By Barry Janoff
September 5, 2012: Ken Solomon, chairman and CEO for the Tennis Channel, is the first to admit that back in 2003, the idea of a cable network devoted 24/7 to the sport did not find much love. But nearly ten years later, consider it advantage, Tennis Channel, for building a home that airs tournaments which previously had been unavailable to a national audience and for creating a multi-media platform with the ability to showcase the players, businesses and lifestyle that comprise the tennis universe.
Tennis Channel, based in Santa Monica, Calif., was launched in May 2003 and is currently making plans to celebrate its 10th anniversary. Ownership includes several private equity firms, sports marketing firm IMG and minority investors including tennis icons Andre Agassi and Pete Sampras.
Among others, Tennis Channel has telecast rights to the U.S. Open, Wimbledon, Roland Garros (French Open), Australian Open, the Emirates Airline U.S. Open Series, ATP Masters Series, WTA Tour championship competitions, Davis Cup and Fed Cup by BNP Paribas and the Hyundai Hopman Cup.
Tennis Channel said it is currently available in 34 million homes nationwide via nine of the top 10 multi-system operators (MSOs) and Verizon FiOS TV, and has a national footprint via DirecTV and DISH Network. Tennis Channel also will be part of the programming on ClearVision, an airport TV network from Clear Channel Outdoor Holdings scheduled to debut this fall.
In July, following a three-year dispute, the Federal Communications Commission ruled that Comcast Corp. had knowingly limited Tennis Channel's availability in the Comcast system by relegating it to a payment tier that reached just three million of Comcast's 22 million-plus households. The FCC said that Comcast had to add the Tennis Channel to an additional 18 million households that subscribe to Comcast cable service (as well as pay Tennis Channel more each year for its programming). Comcast appealed the decision and, on Aug. 25, was granted a stay by the Court of Appeals in Washington, D.C., which is still in effect.
But that situation did not deter Tennis Channel from blanketing the final Major of the year with wall-to-wall coverage. By the end of the 2012 U.S. Open on Sept. 9, Tennis Channel will have aired nearly 245 hours of coverage during the two-week event, with more than 70 hours of live coverage and some 30 original hours of such shows as U.S. Open Tonight and Breakfast at the Open.
Tennis Channel's on-air team includes Jim Courier, Bill Macatee, Mary Carillo, Martina Navratilova, Tracy Austin and Lindsay Davenport.
Solomon has more than 20 years of experience in cable, new media, TV production, distribution and advertising through executive positions at Universal Television, DreamWorks, News Corp. and Scripps. He spoke with NYSportsJournalism about the growth of the sport, tennis marketing and the outlook for Tennis Channel as it nears its 10th anniversary.
NYSportsJournalism.com: What is your opinion about the game of tennis in 2012?
Ken Solomon: The game has evolved. Simultaneously, awareness of the game has evolved regarding the way it's staged. Without patting ourselves on the back too much, the way we are able to bring the game to people has made it more accessible. So what we are living through now is a player, fan and business renaissance of tennis. And that's not just me saying it. The Wall Street Journal called it the top sport in the world. USA Today has said it. It's obviously reaching a new zenith.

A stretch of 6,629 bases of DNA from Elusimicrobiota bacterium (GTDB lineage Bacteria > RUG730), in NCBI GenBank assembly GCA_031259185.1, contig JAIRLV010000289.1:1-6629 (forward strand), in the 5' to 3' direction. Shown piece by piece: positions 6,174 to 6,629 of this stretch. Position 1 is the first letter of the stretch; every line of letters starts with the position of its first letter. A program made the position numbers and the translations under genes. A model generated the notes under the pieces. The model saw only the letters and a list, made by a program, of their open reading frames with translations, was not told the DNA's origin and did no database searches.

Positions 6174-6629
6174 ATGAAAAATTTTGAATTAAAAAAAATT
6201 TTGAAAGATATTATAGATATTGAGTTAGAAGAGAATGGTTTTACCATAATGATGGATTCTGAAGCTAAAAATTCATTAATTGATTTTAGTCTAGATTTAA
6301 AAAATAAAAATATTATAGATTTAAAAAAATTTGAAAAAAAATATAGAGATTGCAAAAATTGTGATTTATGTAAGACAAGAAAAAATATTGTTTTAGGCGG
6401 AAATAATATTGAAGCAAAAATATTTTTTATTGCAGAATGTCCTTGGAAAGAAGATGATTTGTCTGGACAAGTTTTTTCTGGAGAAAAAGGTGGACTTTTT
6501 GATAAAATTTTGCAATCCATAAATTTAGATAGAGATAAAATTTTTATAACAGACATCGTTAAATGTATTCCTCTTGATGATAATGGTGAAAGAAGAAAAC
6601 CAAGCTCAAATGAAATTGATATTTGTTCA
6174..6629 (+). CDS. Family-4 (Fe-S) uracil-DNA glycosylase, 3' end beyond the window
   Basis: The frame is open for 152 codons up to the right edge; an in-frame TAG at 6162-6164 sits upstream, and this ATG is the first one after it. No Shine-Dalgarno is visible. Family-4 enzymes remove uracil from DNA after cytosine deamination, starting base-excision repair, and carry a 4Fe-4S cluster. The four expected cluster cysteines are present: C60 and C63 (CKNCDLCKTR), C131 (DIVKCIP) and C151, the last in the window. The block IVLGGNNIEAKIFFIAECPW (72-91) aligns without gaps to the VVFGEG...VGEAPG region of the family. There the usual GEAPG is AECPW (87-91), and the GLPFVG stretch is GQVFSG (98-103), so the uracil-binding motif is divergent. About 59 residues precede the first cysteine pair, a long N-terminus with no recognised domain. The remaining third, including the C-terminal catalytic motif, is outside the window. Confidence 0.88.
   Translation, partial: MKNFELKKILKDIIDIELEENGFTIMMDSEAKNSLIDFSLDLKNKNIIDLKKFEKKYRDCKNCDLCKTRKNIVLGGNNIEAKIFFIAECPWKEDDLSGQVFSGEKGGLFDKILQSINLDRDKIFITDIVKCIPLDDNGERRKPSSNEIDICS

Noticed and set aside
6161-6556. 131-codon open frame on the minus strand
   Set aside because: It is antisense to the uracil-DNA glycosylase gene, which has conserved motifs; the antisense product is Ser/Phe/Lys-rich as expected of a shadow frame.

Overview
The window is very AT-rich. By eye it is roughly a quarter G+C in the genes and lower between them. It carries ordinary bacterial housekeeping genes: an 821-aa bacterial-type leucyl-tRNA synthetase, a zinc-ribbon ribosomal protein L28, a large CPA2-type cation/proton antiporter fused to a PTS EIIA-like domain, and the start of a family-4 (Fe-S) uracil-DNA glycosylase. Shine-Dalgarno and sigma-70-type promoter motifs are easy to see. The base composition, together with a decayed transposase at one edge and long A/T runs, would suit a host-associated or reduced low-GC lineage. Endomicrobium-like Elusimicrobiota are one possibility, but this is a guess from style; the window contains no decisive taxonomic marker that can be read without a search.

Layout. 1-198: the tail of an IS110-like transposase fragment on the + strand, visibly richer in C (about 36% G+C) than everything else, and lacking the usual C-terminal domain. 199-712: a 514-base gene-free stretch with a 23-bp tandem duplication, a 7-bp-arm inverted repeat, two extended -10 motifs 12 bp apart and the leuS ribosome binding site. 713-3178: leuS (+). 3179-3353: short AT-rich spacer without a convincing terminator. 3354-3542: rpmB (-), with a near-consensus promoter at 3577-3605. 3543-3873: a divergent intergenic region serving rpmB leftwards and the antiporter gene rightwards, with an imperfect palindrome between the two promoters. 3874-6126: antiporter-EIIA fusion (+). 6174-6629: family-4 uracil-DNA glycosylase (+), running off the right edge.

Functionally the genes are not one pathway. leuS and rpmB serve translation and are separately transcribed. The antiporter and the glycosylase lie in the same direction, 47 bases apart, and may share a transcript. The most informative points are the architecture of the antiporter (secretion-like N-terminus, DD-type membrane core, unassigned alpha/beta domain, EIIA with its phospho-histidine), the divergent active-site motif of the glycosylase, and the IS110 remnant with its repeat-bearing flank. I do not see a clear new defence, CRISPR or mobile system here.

NYSJ: There are four men at the top who currently have separated themselves from the rest of the pack: Roger Federer, Novak Djokovic, Rafael Nadal and Andy Murray (ranked as of July 2012). But the top-ranked players among the women have been in flux. How have both situations impacted the sport?
KS: I love the four guys at the top of the men's game, three of whom — Federer, Djokovic and Nadal — have won every Grand Slam since (the French Open in) 2005 except for the 2009 U.S. Open (won by Juan Martin del Potro). We had Andy Murray winning the gold medal at the Olympics in London. But there are other men who are working hard to get to the top and that makes for great storylines. At the same time, on the women's side, I love the fact that we have had seven different women winning the last seven Grand Slam titles (prior to the U.S. Open). You have Maria Sharapova, Serena Williams, Venus Williams, Victoria Azarenka, Samantha Stosur, Caroline Wozniacki, others, all with great stories to tell. The personalities are amazing. And people are now appreciating the level of athleticism that it takes to remain at the top. There is a lot of great stuff going on.
"It's not about commercials. It's how do we work with brands that are authentic to the sport, that speak to the growth of the sport and what the sport is about."
NYSJ: How would you describe the state of marketing at Tennis Channel, and how does that reflect on the state of business in the sport itself?
KS: More doors are opening and partners want to be more creative. Our strategy is to be integrated. It is rare that you are able to start from whole cloth a new media platform that has on it something as powerful as the entire sport of tennis. We start in January with the road to the Australian Open and end in December with the year-end finals. So we have everything. The Davis Cup. The WTA. The ATP. All four Grand Slams. Every top-rated tournament. Last year, the top-rated men and women played live 629 times on Tennis Channel. And that's before you get to the encore performances. So when we start discussions about marketing partnerships, that's what it is about.
NYSJ: Historically, commercials were the foundation around which marketing campaigns were built. But how is Tennis Channel using its access to multi-media platforms to drive marketing and partnership deals?